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Posted: 11:59 AM- Faster high-speed, close-range wireless communication may result from University of Utah researchers' exploration of ways to harness the final unused stretch of the electromagnetic spectrum, according to an article in this week's edition of the journal Nature.

Almost all parts of the spectrum, which includes visible light, are being used today to operate technological devices such as as X-ray machines and cell phones. A slice known as terahertz radiation can be manipulated for faster communication and also to help detect biological weapons, said Ajay Nahata, a U. researcher in electrical and computer engineering.

"It is not only underutilized," he said of terahertz radiation, which is part of far-infrared light, "it is largely unused."

The challenge has been finding ways to manipulate specific wavelengths of the radiation, Nahata said.

This radiation is too high in frequency for use in conventional electronics, but too low in frequency to work with optical detectors, he said.

These terahertz wavelengths are too short to be detected using devices involved with radio and TV signals, but they are too long for equipment that picks up shorter wave lengths,.

"It's a teenager," said U. physicist Z. Valy Vardeny, likening terahertz wavelengths to someone caught between childhood and adulthood. "Those are really tough situations."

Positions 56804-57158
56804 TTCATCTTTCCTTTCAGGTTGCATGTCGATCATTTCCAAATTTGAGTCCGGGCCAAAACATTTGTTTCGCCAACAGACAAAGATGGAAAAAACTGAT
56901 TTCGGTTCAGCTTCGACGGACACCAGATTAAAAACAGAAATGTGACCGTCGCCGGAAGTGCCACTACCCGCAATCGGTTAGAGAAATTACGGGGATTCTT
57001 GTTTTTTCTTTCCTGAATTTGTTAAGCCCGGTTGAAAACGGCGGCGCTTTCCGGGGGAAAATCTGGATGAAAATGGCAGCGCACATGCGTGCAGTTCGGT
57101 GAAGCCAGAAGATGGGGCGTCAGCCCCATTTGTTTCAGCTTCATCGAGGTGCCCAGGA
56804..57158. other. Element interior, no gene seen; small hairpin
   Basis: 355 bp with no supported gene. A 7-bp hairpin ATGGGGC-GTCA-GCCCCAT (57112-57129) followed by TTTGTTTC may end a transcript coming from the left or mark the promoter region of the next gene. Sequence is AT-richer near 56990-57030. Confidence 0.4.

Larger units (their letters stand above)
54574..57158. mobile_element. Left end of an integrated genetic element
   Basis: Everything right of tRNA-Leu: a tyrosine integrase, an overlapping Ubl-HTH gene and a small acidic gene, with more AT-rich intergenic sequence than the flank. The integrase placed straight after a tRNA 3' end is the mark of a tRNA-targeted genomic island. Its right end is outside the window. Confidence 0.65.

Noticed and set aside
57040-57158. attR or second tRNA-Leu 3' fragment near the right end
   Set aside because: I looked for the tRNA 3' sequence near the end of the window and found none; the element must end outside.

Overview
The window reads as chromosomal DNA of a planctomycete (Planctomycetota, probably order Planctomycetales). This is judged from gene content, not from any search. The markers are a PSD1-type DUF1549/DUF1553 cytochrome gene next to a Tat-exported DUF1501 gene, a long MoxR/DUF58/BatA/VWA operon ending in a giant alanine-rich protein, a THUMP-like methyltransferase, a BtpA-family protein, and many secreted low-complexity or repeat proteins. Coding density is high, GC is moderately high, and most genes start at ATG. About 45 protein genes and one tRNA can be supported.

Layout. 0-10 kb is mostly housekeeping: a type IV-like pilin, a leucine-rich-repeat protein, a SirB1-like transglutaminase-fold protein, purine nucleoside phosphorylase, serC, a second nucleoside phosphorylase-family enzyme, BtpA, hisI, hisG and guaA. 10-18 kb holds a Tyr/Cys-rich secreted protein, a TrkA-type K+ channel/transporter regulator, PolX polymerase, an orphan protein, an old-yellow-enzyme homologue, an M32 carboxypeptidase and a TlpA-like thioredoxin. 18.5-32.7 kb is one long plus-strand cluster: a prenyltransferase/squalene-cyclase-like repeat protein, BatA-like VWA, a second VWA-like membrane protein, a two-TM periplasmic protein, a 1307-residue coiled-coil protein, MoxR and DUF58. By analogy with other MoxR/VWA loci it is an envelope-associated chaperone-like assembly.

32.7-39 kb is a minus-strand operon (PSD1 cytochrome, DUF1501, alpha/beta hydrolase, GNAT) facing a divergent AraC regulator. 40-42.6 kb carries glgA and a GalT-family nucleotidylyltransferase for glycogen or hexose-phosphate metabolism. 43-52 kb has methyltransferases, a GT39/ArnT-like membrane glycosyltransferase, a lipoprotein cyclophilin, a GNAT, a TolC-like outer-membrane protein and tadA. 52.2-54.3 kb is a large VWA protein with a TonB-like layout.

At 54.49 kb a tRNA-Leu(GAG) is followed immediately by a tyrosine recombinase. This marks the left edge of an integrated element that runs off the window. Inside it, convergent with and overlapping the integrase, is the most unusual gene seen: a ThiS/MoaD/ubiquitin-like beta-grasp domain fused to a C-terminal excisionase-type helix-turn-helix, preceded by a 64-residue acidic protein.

The researchers' project involved small metal grates with a series of openings. Depending on the angle of the grate compared with the radiation source, only a certain band of wavelength was allowed through the openings, he said.

These grates, which must be rotated, provide a crude way of tuning the wavelengths. Nahata said future devices would have more sophisticated ways of tuning.

"That opens up the possibility for a whole range of devices," Nahata said.

Researchers can focus on specific frequencies that can be used to transmit data in computers or between devices.

Vardeny said this technology could be useful for a time when computer chips shrink to the size of individual molecules. This radiation may be a way to transmit information between the tiny chips.

In addition to communication, the technology could also be used for security purposes.

Nahata said all objects emit terahertz radiation. With this in mind, the technology could be employed to detect biological weapons, such as anthrax, which gives off a specific fingerprint of this terahertz radiation.

Some day, systems could scan mail for biological weapons or even notice potentially hazardous agents floating in the air, he said.

While researchers could have prototype devices that use this radiation within a year, it could be a decade before such technology reaches the marketplace, Nahata said.

The U.S. Army Research Office provided a three-year grant of $250,000 for the project, while the U. kicked in $100,000.